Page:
Beginner’s Guide to Business Jets

Citation-ExcelBusiness jets are no longer to the playthings of billionaires. For some businesses, they are valuable tools and, while not exactly cheap, they can be surprisingly cost effective. For example, a five-person sales tour of three European cities might take three days on scheduled airlines plus two overnight hotel stays thanks to check-in delays and inflexible airline schedules. Total cost: perhaps £7,000. In a chartered private jet, you could do the same trip in a day. Total cost: perhaps £11,000. Factor in the savings in salaries for the wasted two days and the opportunity cost of tying up key people for so long and it looks like a good deal. Besides the time efficiency, there is less stress – the plane waits for you, not the other way around. It is also more private, more secure and you’re not tied to the big airports. For example, around London you could fly from Biggin Hill, Southend, Northolt or Farnborough or London City.

The benefits are clear, but what about the costs? It depends on how you do it, how often you fly and how much you are willing to invest. There are four main ways to get airborne: charter, fractional ownership, hour purchase and outright acquisition.

Chartering a plane is just like booking a taxi. Ring up the operator and tell them where you want to go and when and they will quote you a price. For example, London Executive Aviation (www.flylea.com) has a range of planes from a twin-propeller Seneca all the way up to a Citation Excel jet. Prices range from £1,200 for a day return to Manchester in a light twin to £8,600 for a trip to Madrid in a top-end jet.  Lynton Aviation operates a similar range of aircraft and also offers helicopters. Chartering is a good way to test the benefits of private aviation and is suitable for up fifty hours a year flight time.

Fractional ownership involves a capital investment to buy a share in a real aircraft and is more appropriate for companies using between 50 and 400 hours a year. The smallest fraction is usually 1/16th and since the smallest jet costs $4+ million, this is a significant investment. There are monthly management fees and you have to pay an hourly rate for the time you spend in the air. However, the benefit is that your share entitles you to access to the operator’s entire fleet so that you can have access to a plane on as little as four hours’ notice anywhere in Europe. Fractional ownership benefits from a network effect – the more people in the group, the better the service – and the biggest operator in Europe is NetJets. Warren Buffet bought the company in 1998 which is a mark of respectability, Citation Bravo especially coming from a man who christened his first plane “The Indefensible.” NetJets have a downloadable guide to fractional ownership on their website.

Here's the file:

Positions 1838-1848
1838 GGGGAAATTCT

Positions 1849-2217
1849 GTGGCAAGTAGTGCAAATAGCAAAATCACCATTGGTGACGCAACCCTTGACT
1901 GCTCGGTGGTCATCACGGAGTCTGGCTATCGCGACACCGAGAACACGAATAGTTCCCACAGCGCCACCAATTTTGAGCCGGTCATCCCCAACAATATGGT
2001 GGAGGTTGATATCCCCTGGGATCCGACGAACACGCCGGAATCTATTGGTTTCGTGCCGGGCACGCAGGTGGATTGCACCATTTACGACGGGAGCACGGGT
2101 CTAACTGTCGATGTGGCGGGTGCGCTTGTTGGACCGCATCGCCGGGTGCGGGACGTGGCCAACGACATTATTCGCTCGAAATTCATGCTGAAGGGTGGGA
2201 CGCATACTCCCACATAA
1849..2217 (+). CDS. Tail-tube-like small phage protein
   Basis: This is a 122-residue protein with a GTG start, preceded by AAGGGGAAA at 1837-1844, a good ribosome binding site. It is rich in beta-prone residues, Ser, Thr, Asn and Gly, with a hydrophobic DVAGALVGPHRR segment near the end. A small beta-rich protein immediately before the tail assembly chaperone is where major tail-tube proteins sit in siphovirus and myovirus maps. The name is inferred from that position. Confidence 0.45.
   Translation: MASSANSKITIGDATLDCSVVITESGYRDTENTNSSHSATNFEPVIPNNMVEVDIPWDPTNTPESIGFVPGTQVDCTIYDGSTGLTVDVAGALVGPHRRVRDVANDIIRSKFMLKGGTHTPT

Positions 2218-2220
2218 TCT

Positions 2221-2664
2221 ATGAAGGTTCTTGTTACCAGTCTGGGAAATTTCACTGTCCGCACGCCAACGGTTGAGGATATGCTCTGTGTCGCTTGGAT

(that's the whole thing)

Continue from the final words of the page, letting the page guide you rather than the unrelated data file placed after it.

An intermediate step between charter and fractional ownership is hour purchase through the Marquis Jet company.  They buy large fractions in NetJets aircraft and then resell them in 25 hour packets, beginning at £80,000 for a seven-seat Citation Bravo. This works out at £3,200 per hour. Because these are hours on the NetJets fleet you get guaranteed availability on ten hours notice. There is no further capital cost, monthly maintenance, positioning charges or obligations.

Finally, you can buy your own plane. Expect to pay at least $4m for an entry-level CitationJet and prices go up to $55m for your own Boeing 737 with double bed, shower, kitchen, office, dining room and a dozen first class seats. Ownership becomes increasingly viable above 400 airborne hours a year, but there are significant costs and hassles involved, some of which can be subcontracted out. The US-based NBAA has a good guide to setting up a corporate aviation department on their website.

Finally, if this is all a bit too pricey, Cabair will sell you an hour’s trial flying lesson for £130 and you can fly for yourself!

Matthew Stibbe is a freelance journalist and pilot.

Lynton Aviation, www.lyntonaviation.com, 01582 437 800 (Helicopters: 01895 830 900)

London Executive Aviation, www.flylea.com, 01708 688 420

NetJets www.netjets.com, 02073 619 620

NBAA, www.nbaa.org,  (202) 783 9000

Marquis, www.marquisjet.com, 02078 380 960

Cabair, www.cabair.com, 02082 362 400

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One Response to Beginner’s Guide to Business Jets

  1. Aircraft Charter June 1, 2010 at 06:59 #

    Nice post. Private jets offer not only a high level of safety but also much greater security too.

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